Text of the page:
On 25 April, the House of Representatives voted 420 to 3 to pass the Genetic Information Nondiscrimination Act (GINA). The Senate is expected to endorse the act within a few weeks, which is also supported by President Bush. “I am so stunned by the majority,” says Sharon Terry, president of the Genetic Alliance, a charity lobbying for the rights of people with inherited illnesses.

“Clearly the House finally understood the incredible significance this has. The American public can now access genetic tests, feel safe about their genetic information not being misused and participate in research that involves genetic information.”

This is all good news. I also got me wondering about a form of discrimination that I think about regularly and face it is what I call “where I happened to emerge out of my mothers womb.” This fact my place of birth has incredibly little do with who I am the content of my character who I am where I fit in my social context how much I contribute to the society I live in but is regularly requested by institutions.

Comment from Scott Cadzow on “What is Identity?”

Scott Cadzow was at the first ITU meeting. Like me he is an independent consultant who spent a lot of time in standards land particularly with mobile efforts in Europe. He read my “What is Identity?” post and had this comment (sorry commenting doesn’t really work on my blog I have to get this fixed anybody know a good wordpress wiz?)

I wonder if identity as a social construct and identity as a transferable element are not getting confused? Who I am is too complex to summarise in a few sentences, maybe not even in an autobiography stretching across many volumes. In part this is because my perception of my identity is not what others perceive of my identity and as such any declaration of who I am is always false as the entity I declare it to will have a different end view. However if I give you my email address that allows access to the more complex part of identity. If a thief can gather sufficient pointers to your identity they may be able to masquerade as you, but whilst I could give all of my details to somebody they would fail to masquerade as me to someone who knows me in person (family or employer say).

In the ITU-T world identity has to be decomposed to what is available in their world and simply they cannot hope to maintain knowledge related to the societal you, only the knowledge that allows them to make connections to a possible you (telephone numbers address the telephone and not the person and quite simply I am not a telephone). However it is sufficient in the ITU-T space to say that the form of identity they deal with is sufficient to describe the thing that communicates (people use phones to make connections, the ITU-T makes sure that phones can make connections and they do not offer to make connections for people).

In my field of security, and securing identity as a task with it, there is no way that I can offer to protect your identity in all its societal richness. However I can make sure that you will be able to make decisions on the value of some parts of identity (the identifier) by allowing to verify its authenticity and its authority (if it is an authoritative identity). We certainly don’t need to go back to birth certificates for this proof (apart from anything else these can be forged).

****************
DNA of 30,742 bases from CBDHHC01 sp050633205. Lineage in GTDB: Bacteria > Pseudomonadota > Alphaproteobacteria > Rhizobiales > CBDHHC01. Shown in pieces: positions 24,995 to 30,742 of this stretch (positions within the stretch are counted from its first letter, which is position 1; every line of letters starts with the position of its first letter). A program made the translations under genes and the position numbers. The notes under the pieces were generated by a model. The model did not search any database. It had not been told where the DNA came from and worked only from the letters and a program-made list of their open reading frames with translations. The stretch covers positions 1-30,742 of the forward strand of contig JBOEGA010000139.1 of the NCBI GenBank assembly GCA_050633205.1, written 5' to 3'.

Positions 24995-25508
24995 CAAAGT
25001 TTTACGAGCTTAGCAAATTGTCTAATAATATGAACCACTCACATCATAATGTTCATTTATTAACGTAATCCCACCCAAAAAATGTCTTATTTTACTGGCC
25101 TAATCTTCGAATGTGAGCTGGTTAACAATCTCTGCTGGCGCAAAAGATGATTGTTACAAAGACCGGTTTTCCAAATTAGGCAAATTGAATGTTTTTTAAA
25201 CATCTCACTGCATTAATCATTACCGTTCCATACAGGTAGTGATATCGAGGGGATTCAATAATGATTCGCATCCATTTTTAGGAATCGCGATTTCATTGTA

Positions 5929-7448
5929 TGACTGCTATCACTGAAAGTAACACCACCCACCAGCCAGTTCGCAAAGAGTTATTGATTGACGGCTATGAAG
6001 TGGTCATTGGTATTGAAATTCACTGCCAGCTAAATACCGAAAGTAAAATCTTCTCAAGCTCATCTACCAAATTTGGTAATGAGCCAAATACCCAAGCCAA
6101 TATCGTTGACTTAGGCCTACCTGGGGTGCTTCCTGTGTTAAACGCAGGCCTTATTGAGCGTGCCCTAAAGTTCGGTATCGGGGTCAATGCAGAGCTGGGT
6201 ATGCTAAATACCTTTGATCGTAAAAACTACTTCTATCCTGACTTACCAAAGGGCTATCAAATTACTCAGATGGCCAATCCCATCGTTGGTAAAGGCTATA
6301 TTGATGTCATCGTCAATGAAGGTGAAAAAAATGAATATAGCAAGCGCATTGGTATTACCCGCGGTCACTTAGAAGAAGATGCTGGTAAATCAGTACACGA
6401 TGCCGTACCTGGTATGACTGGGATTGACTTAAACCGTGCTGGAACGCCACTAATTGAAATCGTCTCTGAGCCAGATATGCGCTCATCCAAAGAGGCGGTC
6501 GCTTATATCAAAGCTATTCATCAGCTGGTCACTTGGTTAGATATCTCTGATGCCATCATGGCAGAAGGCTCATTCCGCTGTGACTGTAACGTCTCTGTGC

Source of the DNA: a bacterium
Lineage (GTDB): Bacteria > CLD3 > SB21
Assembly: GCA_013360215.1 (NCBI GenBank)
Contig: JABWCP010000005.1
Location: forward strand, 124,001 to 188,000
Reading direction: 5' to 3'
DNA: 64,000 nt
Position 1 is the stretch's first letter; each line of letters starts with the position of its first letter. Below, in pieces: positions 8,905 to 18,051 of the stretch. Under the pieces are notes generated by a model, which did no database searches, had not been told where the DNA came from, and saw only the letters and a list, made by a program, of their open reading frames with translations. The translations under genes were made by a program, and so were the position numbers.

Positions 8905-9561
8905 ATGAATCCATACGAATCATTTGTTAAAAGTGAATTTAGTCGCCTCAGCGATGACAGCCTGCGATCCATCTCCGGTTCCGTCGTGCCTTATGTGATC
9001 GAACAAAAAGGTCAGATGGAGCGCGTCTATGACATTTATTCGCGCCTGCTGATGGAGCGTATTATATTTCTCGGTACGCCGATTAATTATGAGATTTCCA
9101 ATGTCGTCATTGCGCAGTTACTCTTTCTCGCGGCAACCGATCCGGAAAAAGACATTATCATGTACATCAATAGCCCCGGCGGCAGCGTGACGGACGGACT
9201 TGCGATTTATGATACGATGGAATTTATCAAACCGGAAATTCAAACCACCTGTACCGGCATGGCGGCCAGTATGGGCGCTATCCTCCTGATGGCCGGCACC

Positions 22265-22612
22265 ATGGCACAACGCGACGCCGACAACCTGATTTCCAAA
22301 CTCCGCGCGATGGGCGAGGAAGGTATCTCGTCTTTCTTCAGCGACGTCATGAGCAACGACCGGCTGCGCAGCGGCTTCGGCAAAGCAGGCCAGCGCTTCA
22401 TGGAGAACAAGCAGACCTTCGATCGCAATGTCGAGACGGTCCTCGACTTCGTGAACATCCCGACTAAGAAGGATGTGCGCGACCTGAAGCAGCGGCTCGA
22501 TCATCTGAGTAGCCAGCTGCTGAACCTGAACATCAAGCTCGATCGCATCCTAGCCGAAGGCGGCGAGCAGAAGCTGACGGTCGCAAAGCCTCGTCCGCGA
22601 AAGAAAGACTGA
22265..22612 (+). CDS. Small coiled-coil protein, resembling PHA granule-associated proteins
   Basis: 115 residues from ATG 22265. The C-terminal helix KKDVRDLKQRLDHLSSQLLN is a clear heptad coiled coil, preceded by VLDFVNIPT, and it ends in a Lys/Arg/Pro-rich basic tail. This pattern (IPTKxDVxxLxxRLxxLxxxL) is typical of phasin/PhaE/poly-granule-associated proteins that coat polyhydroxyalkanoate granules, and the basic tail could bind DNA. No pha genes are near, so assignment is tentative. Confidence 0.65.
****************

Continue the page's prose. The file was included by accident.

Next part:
Whilst I will agree that identity needs protection it also needs basic common sense (the power of real names in legend should be updated for the modern age – don’t release more data than essential and get systems to default to minimum release policies).

My point is that it is dangerous to conflate identity with identifiers and then say to the public you are your identifier and that the STATE has all the power to ‘validate’ who you are with those identifiers. This is a police state in the making and billions of people world wide have no ‘valid’ stat papers. It doesn’t mean they should not get on the network.

True and I hope nobody is trying to say identifier is identity in all contexts. What I want to note is that if the context is a phone call the only identity from the protocol view is the phone number, from the person using the phone the phone number does not equate to identity (different context, different identity). Rehash: Identity is relevant in context and not all contexts are the same so the value of identity is as varied as the contexts it is placed in.

Your suggestion that the state validates identifiers is harsh. The authority for an identifier is responsible for the validation and the authority need not be the state (most often isn’t). This is the reason behind my view of identity being authoritative or non-authoritative. In the real world we can only verify some identifiers as authoritative and not identity in the societal case (as we cannot have authoritative context although for forensic examination and recovery reasons we may wish to).

Prepare your Un-tallent

David Kerns just posted some great parody lyrics to the “Rainbow Connection” here. Eve Maler is again going to be the MC of the un-talent show on Tuesday evening at the Monte Carlo (formerly La Rioja, formerly formerly the Monte Carlo). Both original songs, poems, talent along with parody Lyrics to accompany Karaoke are welcome (and you can enlist the identity choir to sing with you).

You can ping her via e-mail or just talk to her onsite on Monday and Tuesday at IIW if you want to get up on stage.

In Wired about CFP

I just checked my visitors log and found a link from WIRED that mentions me.

While many websites do not collect names, addresses, Social Security numbers or other “personally identifiable information,” or PII, the information they do collect is extremely revealing. “They don’t need to know your name to know who you are,” Chester said.